A few of the songs play exactly like the live versions, "Let's Get Lost", "Twilight" (formerly known as "Somebody's Baby"), "Fond Farewell", "Memory Lane", "Little One", and "Last Hour" (formerly known as "Make It Over") share the same sound as their live predecessors, save for little pleasant additions like a line of backing vocals here and there, and the crisper sound you get from recording in a studio as opposed to a tape deck an audience has strategically placed beside him under his coat. These come out about as I expected but even better, because of the crisper sound when I'm used to rough live versions. Also, it seems that Mr. Smith's voice shines a lot more. A big appealing thing about Mr. Smith in my eyes is his way of playing 6 songs with just an acoustic guitar and his voice without making the songs sound even remotely similar. He can make something beautiful and fresh without adding anything to the mix, but when he does it's just as good.

The rest of the cd consists of "Pretty (Ugly Before)", a pop/rock song that was put out as a 7" a few months before Mr. Smith died, which ends up being his last release during his life, an updated version of the b-side, "A Distorted Reality is Now A Necessity to be Free", which goes from simple organs and guitar to more lush orchestration, backing vocals, updated lyrics, and a generally more powerful approach. Similarly updated are "A Passing Feeling", which goes from the acoustic guitar/vocals approach that was heard to be the same thing with bonuses. He adds piano, a little bit of electric guitar, and gives a song that before I thought was one of the weaker unreleased songs and makes it more powerful and very pleasant.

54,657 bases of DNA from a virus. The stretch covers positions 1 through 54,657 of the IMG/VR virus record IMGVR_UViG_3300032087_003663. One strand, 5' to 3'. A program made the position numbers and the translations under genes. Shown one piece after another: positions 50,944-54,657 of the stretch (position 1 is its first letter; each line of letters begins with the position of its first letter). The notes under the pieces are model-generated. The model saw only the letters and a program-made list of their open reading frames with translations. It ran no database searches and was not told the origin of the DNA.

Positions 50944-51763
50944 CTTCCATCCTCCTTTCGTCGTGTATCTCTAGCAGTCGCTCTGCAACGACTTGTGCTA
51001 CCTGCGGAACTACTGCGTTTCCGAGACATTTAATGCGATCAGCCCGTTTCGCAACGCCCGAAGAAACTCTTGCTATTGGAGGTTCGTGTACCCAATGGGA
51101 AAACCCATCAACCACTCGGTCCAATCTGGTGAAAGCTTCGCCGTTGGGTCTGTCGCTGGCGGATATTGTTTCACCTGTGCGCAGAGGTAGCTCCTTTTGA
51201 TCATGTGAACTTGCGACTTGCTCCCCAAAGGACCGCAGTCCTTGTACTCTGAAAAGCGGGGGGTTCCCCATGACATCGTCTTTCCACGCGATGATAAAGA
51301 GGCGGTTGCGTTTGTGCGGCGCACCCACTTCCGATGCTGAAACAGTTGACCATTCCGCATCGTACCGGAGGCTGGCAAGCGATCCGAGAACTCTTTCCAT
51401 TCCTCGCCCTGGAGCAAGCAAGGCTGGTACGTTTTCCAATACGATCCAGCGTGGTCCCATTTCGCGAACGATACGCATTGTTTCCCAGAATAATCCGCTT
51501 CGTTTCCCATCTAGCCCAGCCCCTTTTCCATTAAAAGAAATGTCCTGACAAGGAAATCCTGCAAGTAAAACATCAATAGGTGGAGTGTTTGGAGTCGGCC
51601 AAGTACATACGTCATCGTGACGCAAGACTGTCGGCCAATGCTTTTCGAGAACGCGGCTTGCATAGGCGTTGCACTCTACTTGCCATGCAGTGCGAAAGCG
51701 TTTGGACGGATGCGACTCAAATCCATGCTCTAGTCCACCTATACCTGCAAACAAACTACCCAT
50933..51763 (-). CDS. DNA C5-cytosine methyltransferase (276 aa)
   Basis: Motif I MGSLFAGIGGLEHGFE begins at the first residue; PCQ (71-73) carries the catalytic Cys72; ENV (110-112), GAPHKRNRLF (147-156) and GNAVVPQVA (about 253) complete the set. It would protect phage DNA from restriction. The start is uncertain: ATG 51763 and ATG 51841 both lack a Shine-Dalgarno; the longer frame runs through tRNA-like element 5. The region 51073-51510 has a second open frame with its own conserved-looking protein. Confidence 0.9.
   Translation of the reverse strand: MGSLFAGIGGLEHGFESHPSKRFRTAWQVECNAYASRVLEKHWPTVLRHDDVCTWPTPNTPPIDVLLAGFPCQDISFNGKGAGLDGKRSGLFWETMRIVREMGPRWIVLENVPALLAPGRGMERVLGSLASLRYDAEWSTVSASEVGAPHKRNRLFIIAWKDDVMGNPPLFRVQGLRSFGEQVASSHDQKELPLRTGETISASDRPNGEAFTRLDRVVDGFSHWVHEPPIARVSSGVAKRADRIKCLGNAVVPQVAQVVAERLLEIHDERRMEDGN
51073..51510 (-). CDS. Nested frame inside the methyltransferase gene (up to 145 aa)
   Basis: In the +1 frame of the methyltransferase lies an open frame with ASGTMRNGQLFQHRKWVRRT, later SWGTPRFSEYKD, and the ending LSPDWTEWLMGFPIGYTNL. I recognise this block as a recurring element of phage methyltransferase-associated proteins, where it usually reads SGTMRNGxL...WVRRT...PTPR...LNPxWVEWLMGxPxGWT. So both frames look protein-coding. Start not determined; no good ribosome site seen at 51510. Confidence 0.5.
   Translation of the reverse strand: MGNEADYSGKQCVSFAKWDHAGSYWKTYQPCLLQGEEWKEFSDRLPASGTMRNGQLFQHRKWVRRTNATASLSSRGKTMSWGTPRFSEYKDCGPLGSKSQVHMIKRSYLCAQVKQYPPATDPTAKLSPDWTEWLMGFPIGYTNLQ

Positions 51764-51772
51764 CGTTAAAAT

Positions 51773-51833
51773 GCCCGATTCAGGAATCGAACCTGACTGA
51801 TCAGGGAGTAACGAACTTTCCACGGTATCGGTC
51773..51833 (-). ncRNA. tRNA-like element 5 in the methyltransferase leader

I think overall that it is a fantastic album and possibly his best. He experiments more than ever and comes out with something unique and beautiful from start to finish. Fans of the heavy emotional weight of some of his quieter songs from "XO", "Figure 8", and pretty much the bulk of the early stuff will be pleased. Fans of the rocked out and orchestrated pop/rock songs that made up the bulk of "XO" and "Figure 8" will be pleased as well. The record is a complete package of musical finesse, beautiful songwriting, heavy emotions, and a powerful production that will please most. Those who aren't pleased were expecting more than any man could ever create, and one of the best parts of music is that people like Elliott Smith, just regular people, can make beautiful things happen, like this music.

Reviewer Rating of CD :

There's obviously a certain amount of buzz surrounding this record. It's been a full four years since the release of Elliott's last studio album, Figure 8, and practically since that time, fans have been clamoring for the follow up. Rumors of Mr Smith releasing a defining work - the White Album of his time - began to surface. There were whispers of a double-disc release, an epic masterpiece unlike anything in his back catalouge. And of course the biggest bucket of gasoline on the fire was the artist's death under dubious circumstances 363 days before the album sees the light of day.

In the wake of that tragedy, Rob Schnapf - a former producer and collaborator of Elliott's who worked with him on the masterful Either/Or - and Joanna Bolme - another collaborator in a similar fashion, as well as an ex-girlfriend - worked together to piece the completed tracks into a posthumous release. The result stands as a 15 song, single-CD collection that isn't quite the godsend it was rumored to be, but certainly stands with the best work of a very talented songwriter.